Business Priorities

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What Would Happen if Baseball Outlawed the Shift?

Baseball teams routinely use analytics to shift fielders’ positions so they can be placed where a hitter is most likely to hit the ball. This works well for preventing the opposing team from hitting and scoring — but it’s not so great for the game, which relies on base hits and scored runs to keep fans excited and engaged. Should “shifting” be banned for the sake of the fans?

Critical Questions Live: Is It up to Business to Save the Planet?

  • Video | Runtime: 0:59:42

  • Read Time: 6 min 

Climate change is the existential threat of our time, but the U.S. government is abdicating its responsibility to address it. So, should business be taking the lead? Andrew Winston, author of The Big Pivot: Radically Practical Strategies for a Hotter, Scarcer, and More Open World, and Yossi Sheffi, Elisha Gray II Professor of Engineering Systems at MIT and Director of the MIT Center for Transportation and Logistics, take on the question.

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With Goals, FAST Beats SMART

The conventional wisdom of goal setting is so deeply ingrained that managers rarely stop to ask if it works. The traditional approach to goals — the annual cycle, privately set and reviewed goals, and a strong linkage to incentives — can actually undermine the alignment, coordination, and agility that’s needed for a company to execute its strategy.

Developing a Strategy for Execution

  • Video | Runtime: 1:00:34

In this webinar by MIT Sloan’s Donald Sull, participants learn the fundamentals of strategy development. A good strategy is one that offers concrete guidance for identifying and reaching strategic priorities while retaining flexibility so the company can respond to unexpected opportunities and challenges.

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When SMART Goals Are Not So Smart

  • Research Highlight
  • Read Time: 6 min 

The traditional “SMART” approach to goal setting may no longer offer companies the best path forward. In a continually changing competitive environment, companies should develop their goals in the context of current conditions.

No One Knows Your Strategy — Not Even Your Top Leaders

Research shows that most organizations fall far short when it comes to strategic alignment. The authors’ analysis of 124 organizations revealed that only 28% of executives and middle managers responsible for executing strategy could list three of their company’s strategic priorities. How do leaders close this dangerous strategic-alignment gap?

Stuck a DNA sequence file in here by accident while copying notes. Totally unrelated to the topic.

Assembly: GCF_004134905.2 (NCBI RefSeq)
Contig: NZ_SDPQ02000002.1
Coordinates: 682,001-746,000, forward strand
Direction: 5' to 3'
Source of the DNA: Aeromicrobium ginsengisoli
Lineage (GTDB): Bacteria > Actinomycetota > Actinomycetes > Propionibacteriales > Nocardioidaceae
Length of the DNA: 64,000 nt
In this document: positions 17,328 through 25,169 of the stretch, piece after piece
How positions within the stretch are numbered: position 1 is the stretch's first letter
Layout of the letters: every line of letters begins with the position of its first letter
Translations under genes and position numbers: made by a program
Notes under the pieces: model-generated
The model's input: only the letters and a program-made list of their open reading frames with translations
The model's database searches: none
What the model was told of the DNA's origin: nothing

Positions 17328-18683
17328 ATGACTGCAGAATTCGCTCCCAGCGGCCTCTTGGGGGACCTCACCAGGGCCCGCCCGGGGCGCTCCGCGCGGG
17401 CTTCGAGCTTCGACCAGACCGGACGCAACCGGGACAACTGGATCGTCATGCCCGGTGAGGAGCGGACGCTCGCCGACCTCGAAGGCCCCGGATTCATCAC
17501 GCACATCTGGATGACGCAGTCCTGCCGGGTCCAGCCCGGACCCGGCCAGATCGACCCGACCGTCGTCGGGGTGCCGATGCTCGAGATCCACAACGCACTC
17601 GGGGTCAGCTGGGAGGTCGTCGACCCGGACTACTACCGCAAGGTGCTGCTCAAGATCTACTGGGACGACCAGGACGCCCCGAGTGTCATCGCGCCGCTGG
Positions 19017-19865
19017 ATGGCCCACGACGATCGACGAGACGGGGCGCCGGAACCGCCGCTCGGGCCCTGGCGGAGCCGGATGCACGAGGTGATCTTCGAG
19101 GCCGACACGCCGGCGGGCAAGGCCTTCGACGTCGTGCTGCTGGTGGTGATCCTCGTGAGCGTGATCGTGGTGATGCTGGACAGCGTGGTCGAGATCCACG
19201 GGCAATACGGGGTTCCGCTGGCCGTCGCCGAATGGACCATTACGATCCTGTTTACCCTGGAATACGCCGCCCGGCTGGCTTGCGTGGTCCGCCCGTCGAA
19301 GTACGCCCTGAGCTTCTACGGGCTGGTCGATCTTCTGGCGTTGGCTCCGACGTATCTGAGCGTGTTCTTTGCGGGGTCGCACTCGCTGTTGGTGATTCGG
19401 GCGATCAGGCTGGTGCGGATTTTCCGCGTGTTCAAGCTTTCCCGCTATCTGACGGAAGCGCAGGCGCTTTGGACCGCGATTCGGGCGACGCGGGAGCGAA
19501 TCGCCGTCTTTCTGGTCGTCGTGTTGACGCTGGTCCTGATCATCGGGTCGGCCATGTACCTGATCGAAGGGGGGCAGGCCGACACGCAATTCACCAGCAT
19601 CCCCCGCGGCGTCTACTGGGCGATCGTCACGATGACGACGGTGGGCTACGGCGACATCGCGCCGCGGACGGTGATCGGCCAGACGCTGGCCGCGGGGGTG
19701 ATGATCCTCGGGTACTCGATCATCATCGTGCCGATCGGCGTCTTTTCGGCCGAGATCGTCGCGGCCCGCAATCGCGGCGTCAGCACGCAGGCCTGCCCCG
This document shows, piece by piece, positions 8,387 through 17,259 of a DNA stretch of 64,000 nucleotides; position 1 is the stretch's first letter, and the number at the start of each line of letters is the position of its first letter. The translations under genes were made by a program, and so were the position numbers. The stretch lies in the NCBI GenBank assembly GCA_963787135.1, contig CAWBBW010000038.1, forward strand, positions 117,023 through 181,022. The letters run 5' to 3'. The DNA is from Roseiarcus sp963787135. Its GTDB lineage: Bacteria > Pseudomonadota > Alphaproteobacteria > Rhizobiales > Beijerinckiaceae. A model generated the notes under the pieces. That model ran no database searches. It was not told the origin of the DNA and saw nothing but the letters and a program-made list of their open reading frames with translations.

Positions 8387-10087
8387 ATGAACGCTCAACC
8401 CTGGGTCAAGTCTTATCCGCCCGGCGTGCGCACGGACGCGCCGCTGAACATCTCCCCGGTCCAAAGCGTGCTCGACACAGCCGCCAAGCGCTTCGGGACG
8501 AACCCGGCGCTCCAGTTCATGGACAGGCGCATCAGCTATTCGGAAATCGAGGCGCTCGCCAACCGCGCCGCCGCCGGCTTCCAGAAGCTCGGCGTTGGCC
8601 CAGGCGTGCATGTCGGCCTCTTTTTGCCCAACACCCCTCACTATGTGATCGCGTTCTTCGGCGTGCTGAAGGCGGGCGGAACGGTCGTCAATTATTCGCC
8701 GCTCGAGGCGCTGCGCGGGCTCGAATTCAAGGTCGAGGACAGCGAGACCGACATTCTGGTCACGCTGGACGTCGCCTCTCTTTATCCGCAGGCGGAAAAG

Six Steps to Communicating Strategic Priorities Effectively

It’s common practice to develop a handful of strategic priorities to focus strategy — but formulated correctly, they’re also useful communication tools for both internal and external stakeholders. Clear, credible priorities linked to explicit metrics offer a framework for assessing progress toward the company’s goals, in a way that abstractions like vision or mission cannot.

How Effective Leaders Drive Digital Change

Success in managing digital transformation starts with clarification of priorities, effective feedback, open development communications, and a willingness to take risks. These four behaviors, which allow employees to share ideas more freely and embrace taking risks, can lead to higher-performing teams during digital transformation.

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How to Develop Strategy for Execution

When developing strategy for execution, managers often want to start by setting their strategic priorities, but that’s a mistake. Management teams should start by identifying the corporate vision and critical vulnerabilities — both of which help clarify and shape priorities.

Turning Strategy Into Results

Businesses develop strategies to address complex, multi-layered business environments and challenges — but to execute a strategy in a meaningful way, it must produce a set of specific priorities focused on achieving clear goals. Rather than trying to boil the strategy down to a pithy statement, executives will get better results if they develop a small set of actions that everyone gets behind.

Showing 1-19 of 19